Vendée, Wars of The

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Vendée, Wars of The


a struggle of the republican governments against the royalist rebels in western France during the Great French Revolution. The name of the wars comes from the Department of the Vendée, one of the main hotbeds of the revolts. The wars of the Vendée reached their greatest extent in 1793, when a significant part of the peasantry participated in the revolt alongsider the nobility and clergy. The dissatisfaction of the peasantry, which was used by royalist and clerical propagandists, stemmed from the sharp increase during the course of the revolution in the political power of the bourgeoisie and its economic position in the countryside (the buying up of nationalized land of the church and so on). The pretext for the revolt was the Convention’s decree of Feb. 24, 1793, on the drafting into the army of 300,000 men.

In the beginning of March the revolt flared up in Brittany, Anjou, and Poitou. Quickly suppressed in Brittany, the revolt continued to spread to socioeconomically and culturally more backward regions south of the Loire, where peasant hatred for the bourgeoisie was supplemented by protests against the destruction of the traditional way of life. Crowds of many thousands of peasants broke into the cities, robbed the inhabitants, sacked the administration offices, and seized arms. The leaders of the peasantry, along with members of the lower classes such as Cathelineau and Stofflet, also included nobles: Bonchamp, La Rochejaquelein, Cléré, Lescure, d’Elbée. The nobles and reactionary clergy who placed themselves at the head of the peasant revolt that had spontaneously flared up attempted to give it the character of an organized demand for the overthrow of the republic and for the restoration of the clerical and monarchical regimes. In May-June 1793 the rebels, having defeated the republican units, occupied the cities of Thouars, Fontenay, Angers and Saumur. On June 29, 1793, they attempted to take Nantes but failed. In October 1793 the republican troops under the command of Kléber and Marceau defeated the rebels at Cholet. The rebels moved to the north beyond the Loire. Unsuccessful in an attempt to occupy Granville, they turned back and were crushed on December 12 and 23 in the battles at Le Mans and Savenay. Individual detachments of rebels continued to fight both in the Vendée and to the north in Brittany and Mayenne (the Chouans). In the summer of 1795 the landing of a detachment of royalist emigrants (the Quiberon Expedition) by the British navy in Brittany gave the signal for a new outbreak, which was defeated by the republican general Hoche. Attempts to revive the royalist movement in the region of the wars of the Vendée occurred in 1799, 1815, and 1832.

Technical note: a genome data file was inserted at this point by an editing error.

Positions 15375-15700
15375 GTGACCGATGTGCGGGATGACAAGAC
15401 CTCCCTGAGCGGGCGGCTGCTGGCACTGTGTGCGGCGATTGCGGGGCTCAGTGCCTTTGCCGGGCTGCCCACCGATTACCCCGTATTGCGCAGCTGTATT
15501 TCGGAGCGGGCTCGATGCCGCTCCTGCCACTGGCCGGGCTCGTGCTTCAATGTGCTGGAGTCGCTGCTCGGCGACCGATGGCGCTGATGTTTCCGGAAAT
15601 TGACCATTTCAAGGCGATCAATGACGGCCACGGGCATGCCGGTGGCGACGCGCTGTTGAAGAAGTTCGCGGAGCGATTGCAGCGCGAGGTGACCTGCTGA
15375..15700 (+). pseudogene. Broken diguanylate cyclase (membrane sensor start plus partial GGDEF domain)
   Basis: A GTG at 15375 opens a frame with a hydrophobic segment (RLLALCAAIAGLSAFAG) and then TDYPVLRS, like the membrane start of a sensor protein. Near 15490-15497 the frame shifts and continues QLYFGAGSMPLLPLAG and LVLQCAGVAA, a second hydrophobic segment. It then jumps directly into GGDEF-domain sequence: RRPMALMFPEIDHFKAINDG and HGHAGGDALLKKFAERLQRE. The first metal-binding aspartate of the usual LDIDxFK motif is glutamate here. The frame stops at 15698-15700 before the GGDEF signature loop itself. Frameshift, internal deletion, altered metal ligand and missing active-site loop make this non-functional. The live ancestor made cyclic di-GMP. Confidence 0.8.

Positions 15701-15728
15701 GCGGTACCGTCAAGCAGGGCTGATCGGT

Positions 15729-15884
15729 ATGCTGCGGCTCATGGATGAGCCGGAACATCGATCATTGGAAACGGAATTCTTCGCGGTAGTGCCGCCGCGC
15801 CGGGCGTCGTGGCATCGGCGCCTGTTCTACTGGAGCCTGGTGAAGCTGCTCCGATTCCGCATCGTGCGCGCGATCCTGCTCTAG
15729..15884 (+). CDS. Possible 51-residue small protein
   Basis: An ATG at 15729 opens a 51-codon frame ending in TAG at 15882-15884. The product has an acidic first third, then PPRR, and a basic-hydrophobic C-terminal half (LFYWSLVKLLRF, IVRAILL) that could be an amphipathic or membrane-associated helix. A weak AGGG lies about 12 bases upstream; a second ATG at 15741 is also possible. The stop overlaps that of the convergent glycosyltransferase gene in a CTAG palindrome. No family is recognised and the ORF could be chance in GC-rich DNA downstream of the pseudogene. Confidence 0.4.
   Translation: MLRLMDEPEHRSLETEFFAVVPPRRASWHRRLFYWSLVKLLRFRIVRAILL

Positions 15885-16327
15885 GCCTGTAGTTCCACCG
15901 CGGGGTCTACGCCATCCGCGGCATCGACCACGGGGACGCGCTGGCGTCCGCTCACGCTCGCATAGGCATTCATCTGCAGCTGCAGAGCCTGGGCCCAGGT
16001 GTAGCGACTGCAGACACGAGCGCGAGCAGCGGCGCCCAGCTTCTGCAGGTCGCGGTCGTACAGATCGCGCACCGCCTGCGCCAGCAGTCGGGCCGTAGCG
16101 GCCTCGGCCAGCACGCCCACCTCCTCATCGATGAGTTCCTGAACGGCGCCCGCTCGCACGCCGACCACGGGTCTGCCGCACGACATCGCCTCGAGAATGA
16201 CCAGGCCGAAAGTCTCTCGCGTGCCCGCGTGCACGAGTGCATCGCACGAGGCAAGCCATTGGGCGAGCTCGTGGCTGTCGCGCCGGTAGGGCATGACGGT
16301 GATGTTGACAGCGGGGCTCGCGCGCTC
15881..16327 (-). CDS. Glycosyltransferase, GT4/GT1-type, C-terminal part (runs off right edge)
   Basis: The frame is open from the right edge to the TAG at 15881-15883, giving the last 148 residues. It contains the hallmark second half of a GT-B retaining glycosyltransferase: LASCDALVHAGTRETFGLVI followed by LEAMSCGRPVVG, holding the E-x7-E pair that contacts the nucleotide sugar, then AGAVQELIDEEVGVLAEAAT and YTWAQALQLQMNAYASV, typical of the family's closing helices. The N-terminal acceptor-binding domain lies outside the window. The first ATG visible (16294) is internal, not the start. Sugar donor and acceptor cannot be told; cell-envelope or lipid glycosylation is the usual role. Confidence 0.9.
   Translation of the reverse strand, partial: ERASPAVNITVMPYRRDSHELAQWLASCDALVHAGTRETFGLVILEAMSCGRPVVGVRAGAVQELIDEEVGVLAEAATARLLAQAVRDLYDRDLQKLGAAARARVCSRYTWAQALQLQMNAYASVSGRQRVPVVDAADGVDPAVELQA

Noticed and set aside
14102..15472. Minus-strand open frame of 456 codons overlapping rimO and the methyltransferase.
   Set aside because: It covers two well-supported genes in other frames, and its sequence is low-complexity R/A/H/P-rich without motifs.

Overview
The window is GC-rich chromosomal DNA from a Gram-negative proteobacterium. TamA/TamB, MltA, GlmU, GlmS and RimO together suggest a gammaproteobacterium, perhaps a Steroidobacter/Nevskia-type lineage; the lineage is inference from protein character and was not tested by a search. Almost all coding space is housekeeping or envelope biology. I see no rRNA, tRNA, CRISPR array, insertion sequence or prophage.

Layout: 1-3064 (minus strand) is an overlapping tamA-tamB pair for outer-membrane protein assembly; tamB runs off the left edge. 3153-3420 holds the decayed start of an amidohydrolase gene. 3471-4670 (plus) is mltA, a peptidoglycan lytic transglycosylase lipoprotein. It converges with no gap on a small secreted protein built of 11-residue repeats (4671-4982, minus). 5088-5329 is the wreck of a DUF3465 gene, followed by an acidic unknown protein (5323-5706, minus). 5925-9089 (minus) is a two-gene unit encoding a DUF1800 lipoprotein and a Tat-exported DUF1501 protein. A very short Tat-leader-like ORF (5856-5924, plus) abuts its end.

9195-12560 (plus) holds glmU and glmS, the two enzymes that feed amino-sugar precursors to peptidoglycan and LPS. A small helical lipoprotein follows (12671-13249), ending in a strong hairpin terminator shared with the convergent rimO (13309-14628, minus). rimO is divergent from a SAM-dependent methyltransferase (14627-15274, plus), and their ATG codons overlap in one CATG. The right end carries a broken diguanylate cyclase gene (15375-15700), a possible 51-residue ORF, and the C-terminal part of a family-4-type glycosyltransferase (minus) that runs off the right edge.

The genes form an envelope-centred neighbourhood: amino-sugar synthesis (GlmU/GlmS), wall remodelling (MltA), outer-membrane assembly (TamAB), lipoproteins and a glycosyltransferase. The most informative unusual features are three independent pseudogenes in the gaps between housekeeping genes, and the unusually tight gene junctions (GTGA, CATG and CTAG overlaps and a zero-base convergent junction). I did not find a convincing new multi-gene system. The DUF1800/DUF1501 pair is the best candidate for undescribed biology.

Gabory, E. La Révolution et la Vendée d’après les documents inédits, vols. 1-3. Paris, 1925-28.
Dubreuil, L. Histoire des insurrections de l’Ouest, vols. 1-2. Paris, 1929-30.
Faucheux, M. L’Insurrection vendéenne de 1793. Paris, 1964.
Tilly C. The Vendée. London, 1964.
Mazauric, C. “Vendée et chouannerié.” La Pensée, 1965, no. 124.


The Great Soviet Encyclopedia, 3rd Edition (1970-1979). © 2010 The Gale Group, Inc. All rights reserved.